Since May, the seasonal crew has been working hard at killing and removing invasive plants from the prairie including white and yellow sweet clover, birdsfoot trefoil, king devil, bouncing bet, and reed canary grass. We started the year walking transects back and forth through the prairie plantings like a militant marching band, carefully spot-spraying each invasive species with a selective herbicide from backpack sprayers.
Eventually, the herbicide can no longer kill the targeted plants before they produce seed. Then we switch to hand pulling each plant and carrying them out of the prairie in barrels. This prevents the invasive seed from falling back into the soil, causing problems for future crews.
Once the plantings have been swept relatively clean, we slowly drive the trails in small groups, “weed cruising” for the few weeds that were missed during our regular, methodical sweeps. By August, the weed season on the prairie has ended. While it requires painstaking effort to manage hundreds of acres, our methods are working. The invasive populations that once riddled many of our older plantings have been greatly reduced.
Seed collecting, an important aspect of restoration, takes place throughout the year. This provides a species-rich, diverse ecosystem. Species diversity encourages a more stable food source for creatures such as insects, bugs, and birds.
Last year, the crew’s goal was to plant 103 acres of prairie, Nachusa’s largest planting to date. This year, our goal is to plant 83 acres of diverse habitat ranging from a woodland/savannah border to prairie to more mesic and wetland habitat. However, that doesn’t mean the crew is collecting in small quantities. Thus far we have broken the record for the amount of seed collected in a given year for 17 species!
To manage these large, high quality plantings, many days involve a grueling grind of trekking through dense vegetation in the blazing sun and humidity, our socks and pants soaked from the morning dew. For breaks, the crew take refuge at headquarters or in the airconditioned bunkhouse basement. Popsicles, sunflower seeds, and other salty snacks fuel us between meals. This year we were lucky enough to have some dedicated volunteers regularly joining the crew, giving our efforts a huge boost!
The expertise of the stewards’ immaculate plantings have fueled our motivation and their expertise exemplifies the knowledge the crew strive to attain. The stewards have been a huge help with plant identification and recommendations of seed species to collect, and they have fantastic seed sources.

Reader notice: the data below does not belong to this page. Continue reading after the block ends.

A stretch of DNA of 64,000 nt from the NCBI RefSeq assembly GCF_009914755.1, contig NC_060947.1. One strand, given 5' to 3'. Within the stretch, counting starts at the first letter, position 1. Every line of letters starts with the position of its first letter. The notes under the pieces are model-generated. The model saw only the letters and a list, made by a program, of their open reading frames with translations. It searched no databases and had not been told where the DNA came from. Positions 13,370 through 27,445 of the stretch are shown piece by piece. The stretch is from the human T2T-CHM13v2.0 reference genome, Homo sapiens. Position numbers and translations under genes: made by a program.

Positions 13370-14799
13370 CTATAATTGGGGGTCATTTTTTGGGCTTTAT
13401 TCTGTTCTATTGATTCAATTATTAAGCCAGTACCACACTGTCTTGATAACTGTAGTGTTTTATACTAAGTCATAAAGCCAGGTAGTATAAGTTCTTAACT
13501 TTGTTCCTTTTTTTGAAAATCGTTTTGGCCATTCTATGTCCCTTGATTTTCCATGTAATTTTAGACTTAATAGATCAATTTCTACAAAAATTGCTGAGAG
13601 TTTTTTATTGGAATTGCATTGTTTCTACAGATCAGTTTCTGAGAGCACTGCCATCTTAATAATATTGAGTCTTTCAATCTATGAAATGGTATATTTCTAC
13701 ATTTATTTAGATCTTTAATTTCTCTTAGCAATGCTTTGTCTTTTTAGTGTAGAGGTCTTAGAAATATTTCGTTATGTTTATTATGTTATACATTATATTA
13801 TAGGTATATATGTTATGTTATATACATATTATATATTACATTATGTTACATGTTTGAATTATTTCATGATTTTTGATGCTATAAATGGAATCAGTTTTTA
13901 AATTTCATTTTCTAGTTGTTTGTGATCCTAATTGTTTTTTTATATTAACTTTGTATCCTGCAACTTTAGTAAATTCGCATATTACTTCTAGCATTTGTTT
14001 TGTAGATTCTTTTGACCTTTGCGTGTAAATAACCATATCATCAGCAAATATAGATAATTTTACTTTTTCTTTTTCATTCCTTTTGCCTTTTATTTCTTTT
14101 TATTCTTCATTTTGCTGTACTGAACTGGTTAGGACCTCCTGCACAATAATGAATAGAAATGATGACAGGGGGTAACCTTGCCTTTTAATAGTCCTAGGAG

In return, when the stewards have called for help, the crew has acted as reinforcements in the attack against weeds.
The crew also found time to work on side projects which promote better efficiency. We built two 3’ tall, 4’x20’ raised beds for prairie violets and other small species that are hard to collect in large quantities. The hope is that weed management in these beds will be easier than a ground weed mat. It also affords the plants protection from predating ground squirrels. Also, we have begun converting a shed into a seed milling shed, providing future crews more space in which to collect more seed, dry it more quickly, and mill it faster.
Phil and Kaleb have returned to NIU as full-time students, and Sandra became a part-timer; therefore we have brought on two new crew members. Daniel Crosby, from Rochelle, has been volunteering with us two days a week since July. Nate Scott, from New York, is experienced in a variety of restoration techniques.
The crew members that have been here longest — Avery, Cody, Nathaniel, and Sandra — will be taking turns as crew leader for the rest of the year. Next time you see one of these energetic young faces, be sure to give them a high five!
Written by Kaleb Baker, Nachusa's Crew Boss.
I am a nature photographer, a freelance graphic designer, and steward at Nachusa's Thelma Carpenter Prairie. I have taken photos for Nachusa since 2012.
I have been a high school French teacher, registered piano technician, and librarian. In retirement I am a volunteer historian at Lee County Historical and Genealogical Society.
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